Back home I'm known as quite the coffee buff. My friends jokingly call me 'beanhugger' and claim that I won't drink any coffee made from beans that haven't been individually spoken to. During my preparatory research into Tokyo Coffee locations I found it hard to find even two handfuls of good coffee places or micro roasteries in Tokyo. This struck me as being impossible in a city of 14 million, so I went on a quest. The articles that will follow in the coming weeks are a summary of a couple of places I visited, and is by no means a complete guide to Tokyo's coffee culture, which is, as I was soon to discover, as big and diverse as the city itself.
My search started at Nozy Coffee’s Roastery in Shibuya, which is located in Cat Alley, or Cat Street, the winding street that connects Harajuku and Shibuya. I had read about this branch store online and happened to come across it on my first walk through town, and I decided to visit it the next day. The large factory-like room is split into two. In front you’re welcomed by a small army of baristas manning the espresso bar. The back is dominated by a large roaster and a multitude of burlap sacks containing unroasted beans. Next to this is a small counter for ordering French press coffee. (To my disappointment I was not allowed to take photographs inside, not even after explaining my mission).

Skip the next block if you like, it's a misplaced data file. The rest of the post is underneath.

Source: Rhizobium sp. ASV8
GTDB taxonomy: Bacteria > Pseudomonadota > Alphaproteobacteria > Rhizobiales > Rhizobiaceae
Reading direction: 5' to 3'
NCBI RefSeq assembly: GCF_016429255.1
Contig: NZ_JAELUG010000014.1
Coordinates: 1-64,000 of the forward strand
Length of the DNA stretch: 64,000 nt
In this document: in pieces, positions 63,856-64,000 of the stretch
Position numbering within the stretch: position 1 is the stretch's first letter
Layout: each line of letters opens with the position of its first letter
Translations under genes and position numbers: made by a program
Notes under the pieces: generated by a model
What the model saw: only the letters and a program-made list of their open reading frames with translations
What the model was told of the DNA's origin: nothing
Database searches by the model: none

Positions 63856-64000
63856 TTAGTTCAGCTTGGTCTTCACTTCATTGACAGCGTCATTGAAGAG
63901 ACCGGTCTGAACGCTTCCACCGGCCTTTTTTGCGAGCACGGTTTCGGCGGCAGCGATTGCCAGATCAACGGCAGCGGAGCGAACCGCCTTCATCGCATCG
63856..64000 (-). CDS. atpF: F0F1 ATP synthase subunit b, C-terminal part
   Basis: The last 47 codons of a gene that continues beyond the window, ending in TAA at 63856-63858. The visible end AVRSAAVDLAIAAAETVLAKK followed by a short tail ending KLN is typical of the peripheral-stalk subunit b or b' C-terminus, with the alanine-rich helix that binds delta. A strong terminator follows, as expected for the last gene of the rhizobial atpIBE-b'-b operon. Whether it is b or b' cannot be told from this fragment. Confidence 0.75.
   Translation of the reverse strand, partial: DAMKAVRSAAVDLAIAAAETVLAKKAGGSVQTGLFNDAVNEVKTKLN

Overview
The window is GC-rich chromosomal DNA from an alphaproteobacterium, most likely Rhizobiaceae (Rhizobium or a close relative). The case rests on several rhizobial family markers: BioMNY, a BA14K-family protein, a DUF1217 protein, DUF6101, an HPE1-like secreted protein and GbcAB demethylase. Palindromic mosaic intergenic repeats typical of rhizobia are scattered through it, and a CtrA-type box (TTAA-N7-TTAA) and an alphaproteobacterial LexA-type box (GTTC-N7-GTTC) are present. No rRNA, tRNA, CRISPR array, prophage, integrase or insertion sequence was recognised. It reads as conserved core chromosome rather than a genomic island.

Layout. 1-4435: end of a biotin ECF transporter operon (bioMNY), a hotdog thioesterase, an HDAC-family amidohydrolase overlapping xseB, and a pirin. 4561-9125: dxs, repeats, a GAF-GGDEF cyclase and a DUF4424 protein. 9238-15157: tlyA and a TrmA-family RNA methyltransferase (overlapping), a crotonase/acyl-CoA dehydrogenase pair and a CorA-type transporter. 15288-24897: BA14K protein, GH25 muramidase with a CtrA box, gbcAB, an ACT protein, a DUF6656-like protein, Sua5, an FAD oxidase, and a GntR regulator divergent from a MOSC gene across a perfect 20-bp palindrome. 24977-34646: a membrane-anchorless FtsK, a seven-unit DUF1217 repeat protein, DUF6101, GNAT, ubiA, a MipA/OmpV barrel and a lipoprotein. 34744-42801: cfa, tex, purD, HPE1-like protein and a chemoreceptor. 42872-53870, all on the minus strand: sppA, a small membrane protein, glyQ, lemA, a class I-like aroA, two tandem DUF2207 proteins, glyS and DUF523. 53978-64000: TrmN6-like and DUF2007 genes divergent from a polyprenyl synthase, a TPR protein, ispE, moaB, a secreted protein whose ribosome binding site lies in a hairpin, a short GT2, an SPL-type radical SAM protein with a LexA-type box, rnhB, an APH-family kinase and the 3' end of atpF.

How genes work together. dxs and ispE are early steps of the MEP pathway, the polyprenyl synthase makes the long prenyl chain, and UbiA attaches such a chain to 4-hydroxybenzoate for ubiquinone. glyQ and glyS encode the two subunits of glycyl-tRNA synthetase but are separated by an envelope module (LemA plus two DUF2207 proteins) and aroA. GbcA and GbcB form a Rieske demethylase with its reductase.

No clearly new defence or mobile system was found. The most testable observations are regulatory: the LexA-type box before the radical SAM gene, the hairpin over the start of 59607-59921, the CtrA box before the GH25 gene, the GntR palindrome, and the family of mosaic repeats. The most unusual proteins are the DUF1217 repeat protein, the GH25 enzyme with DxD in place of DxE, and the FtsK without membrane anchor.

The barista preparing my coffee was very helpful in explaining more about the origin of the beans, even though there were little cupping notes next to them, which were in jars for everyone to sniff. A cup of French press costs either ¥500 or ¥600 depending on the bean.
I asked the girl helping me if she knew any good places. I had only been in Japan for two days and was completely surprised by the time she took to write down all the addresses of places she knew. She even went out of her way to ask most of her colleagues if they knew of any other good ones.
Her list led me to Fuglen. Also a branch store, but this time the parent café is in Norway. Walking from Shibuya Crossing it takes only a couple of minutes to clear the bustling streets and find the quieter parts of this crazy part of Tokyo. A ten-minute walk through a largely residential area brings you to Fuglen, which stands on a corner and is immediately recognizable from the numbers of fixed-gear bikes parked outside and the masses of moustachioed westerners standing next to them, smoking and drinking a filtered coffee.
The coffee is roasted in Norway and shipped overseas to this small store, and it seems that it is not the only thing the Norwegians relocated. From the couch to the tables to the walls, everything breathes Scandinavian vintage design. During the day this provides a nice atmosphere for drinking a more than decent single-origin Aeropressed coffee (around ¥500). At night this cute little cornershop turns into a fancy cocktail bar and the barista transform into well-trained mixologists. A perfect place to spend a warm summer night.
To be continued…